In this nation, we have 110,000 people who are reported as homeless. We have 600,000 children who live in poverty. We have 18,000 children under the age of 12 years who are homeless.
We have more than 100,000 Aboriginal and/or Torres Strait Islander people living in third-world-akin conditions. In the Kimberley, 7 per cent of the region’s population is homeless, 90 per cent of that homelessness is of Aboriginal peoples.
We have no patience for people who get in the way of our increasing merit-based society– the number of unsentenced prisoners – remandees – increased by more than 11 per cent, making them 25 per cent of Australia’s prisoners – this is the highest proportion ever recorded. Four decades ago, the proportion of prisoners who were on remand was 10 per cent. Just lock-em up is the new norm, the no-patience mantra.
The shocking fact is that despite drops in property crime, despite drops in all forms of theft, our prison numbers are skyrocketing! People are being sentenced for a myriad of minor offences – disorderly conduct, misdemeanours, for not being able to pay fines, etc. Imprisonment in itself does not deter crime, have a good look at the Northern Territory and Western Australia. The Northern Territory with the highest imprisonment rate in general in the nation has the highest crime rate, not the lowest. So how does imprisoning people willy-nilly lower the crime rate? It does not. In Western Australia, Aboriginal peoples are imprisoned at the highest disproportionate rates in the nation – the majority of them are not imprisoned for property crime.
The Australian Bureau of Statistics Corrective Services report showed the number of Aboriginal men in prison had risen by 8 per cent, and women by 12 per cent in the past year, compared to a national prison population increase of 6 per cent.
The Government has made a recent commitment to making justice targets as part of the Close The Gap initiative but both this commitment and the Close The Gap are tragically a total joke. The Government wants to include justice targets in the Close The Gap monitoring but at the same time is pushing ahead to cut funding to the Aboriginal Legal Services by $42 million.
At the end of the September quarter 2013, the monthly average over the last year was 31,143 persons in full-time custody and 55,065 persons in community-based corrections. This is an increase of 1,751 persons (6 per cent) in full-time custody and an increase of 584 persons (1.1 per cent) in community-based corrections. During the September quarter 2013 alone, the average daily number of full-time prisoners in Australia was 31,229. This is an increase of 417 (1 per cent) from the June quarter 2013. This does not augur well for this time next year.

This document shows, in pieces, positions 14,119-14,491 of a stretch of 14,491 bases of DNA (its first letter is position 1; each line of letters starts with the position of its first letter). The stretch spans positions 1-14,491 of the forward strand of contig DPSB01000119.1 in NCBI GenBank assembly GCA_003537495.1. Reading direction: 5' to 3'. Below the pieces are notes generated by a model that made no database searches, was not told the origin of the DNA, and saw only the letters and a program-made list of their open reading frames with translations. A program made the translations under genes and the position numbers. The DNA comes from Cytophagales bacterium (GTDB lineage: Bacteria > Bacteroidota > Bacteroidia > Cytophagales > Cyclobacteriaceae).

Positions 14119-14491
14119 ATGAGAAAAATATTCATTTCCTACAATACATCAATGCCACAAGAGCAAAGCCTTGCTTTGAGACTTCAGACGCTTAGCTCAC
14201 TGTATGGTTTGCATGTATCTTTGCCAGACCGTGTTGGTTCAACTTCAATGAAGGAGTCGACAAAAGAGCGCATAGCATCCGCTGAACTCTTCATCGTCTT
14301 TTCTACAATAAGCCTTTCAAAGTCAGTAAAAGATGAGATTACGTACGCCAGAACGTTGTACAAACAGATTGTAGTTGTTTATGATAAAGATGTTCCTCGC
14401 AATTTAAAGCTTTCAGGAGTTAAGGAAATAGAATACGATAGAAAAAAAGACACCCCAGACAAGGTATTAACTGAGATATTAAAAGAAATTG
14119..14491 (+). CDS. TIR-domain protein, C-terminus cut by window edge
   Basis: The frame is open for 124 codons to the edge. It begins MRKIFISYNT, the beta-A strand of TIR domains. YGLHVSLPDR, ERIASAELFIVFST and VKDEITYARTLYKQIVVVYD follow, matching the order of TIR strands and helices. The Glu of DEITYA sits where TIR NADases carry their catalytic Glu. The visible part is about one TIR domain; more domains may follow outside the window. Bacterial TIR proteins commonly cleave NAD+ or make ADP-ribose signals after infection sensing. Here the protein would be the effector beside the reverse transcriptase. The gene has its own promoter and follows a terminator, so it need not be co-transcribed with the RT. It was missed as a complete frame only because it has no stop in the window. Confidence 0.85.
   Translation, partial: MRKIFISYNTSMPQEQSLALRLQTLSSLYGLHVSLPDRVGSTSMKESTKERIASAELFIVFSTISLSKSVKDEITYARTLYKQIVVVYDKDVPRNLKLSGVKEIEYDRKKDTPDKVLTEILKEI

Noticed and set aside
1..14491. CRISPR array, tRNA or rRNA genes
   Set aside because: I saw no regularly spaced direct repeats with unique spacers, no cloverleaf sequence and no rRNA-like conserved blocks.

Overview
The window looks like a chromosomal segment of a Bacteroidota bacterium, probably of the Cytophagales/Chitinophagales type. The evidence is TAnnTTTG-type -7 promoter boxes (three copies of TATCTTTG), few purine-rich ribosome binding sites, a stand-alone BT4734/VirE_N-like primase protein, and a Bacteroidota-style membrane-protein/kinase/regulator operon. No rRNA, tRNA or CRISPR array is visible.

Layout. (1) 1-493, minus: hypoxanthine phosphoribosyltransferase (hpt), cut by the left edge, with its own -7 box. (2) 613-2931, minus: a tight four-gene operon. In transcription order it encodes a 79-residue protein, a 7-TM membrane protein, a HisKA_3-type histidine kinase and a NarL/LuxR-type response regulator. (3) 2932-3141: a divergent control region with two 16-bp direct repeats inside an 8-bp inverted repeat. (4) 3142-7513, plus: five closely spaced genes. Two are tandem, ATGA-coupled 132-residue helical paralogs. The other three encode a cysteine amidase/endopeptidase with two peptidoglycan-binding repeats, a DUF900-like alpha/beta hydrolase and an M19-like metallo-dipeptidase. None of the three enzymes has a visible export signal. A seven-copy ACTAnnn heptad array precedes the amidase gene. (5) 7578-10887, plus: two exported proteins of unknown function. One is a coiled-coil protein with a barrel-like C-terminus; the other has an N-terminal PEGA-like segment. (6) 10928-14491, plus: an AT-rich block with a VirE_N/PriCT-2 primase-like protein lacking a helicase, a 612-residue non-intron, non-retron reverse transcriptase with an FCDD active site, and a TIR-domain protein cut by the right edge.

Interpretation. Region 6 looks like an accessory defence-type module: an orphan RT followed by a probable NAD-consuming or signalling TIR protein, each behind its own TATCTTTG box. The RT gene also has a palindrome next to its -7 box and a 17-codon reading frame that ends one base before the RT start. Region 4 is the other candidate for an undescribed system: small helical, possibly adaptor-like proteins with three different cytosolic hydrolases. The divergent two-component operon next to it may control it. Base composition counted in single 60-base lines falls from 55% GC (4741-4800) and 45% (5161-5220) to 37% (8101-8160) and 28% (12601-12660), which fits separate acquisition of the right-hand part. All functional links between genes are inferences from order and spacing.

Nationally, in terms of rates per 100,000 adults, the imprisonment rate is 175 prisoners per 100,000 adult population. The Northern Territory has the highest imprisonment rate – 814 prisoners per 100,000 adult population. Western Australia is the next highest at 256 per 100,000 adult population. Western Australia’s rate is thereabouts double or more than the rest of the Australian jurisdictions.
Nationally, end of September there were 8,551 Aboriginal and/or Torres Strait Islander peoples as prisoners – 7,753 males and 798 females. The total Aboriginal and/or Torres Strait Islander population aged 18 years and over is only 2 per cent of the Australian population. The national average of ATSI imprisonment is now at 2,369 per 100,000 ATSI adult population. But for ATSI adult males the rate increased by 5 per cent on the previous year, to 4,384 per 100,000 ATSI adult males. This rate is the highest in the world, and nearly six times the rate black adult males were jailed at in the last years of apartheid in South Africa.
Corrective Services Australia reported that in terms of jurisdiction, the highest Aboriginal and/or Torres Strait Islander imprisonment rate end of September was recorded in Western Australia – and my own comparative data research found that the Western Australian rate is nine times the rate at which apartheid South Africa jailed its black people.
Where America is the mother of all jailers, Australia is the mother of all jailers of Aboriginal peoples.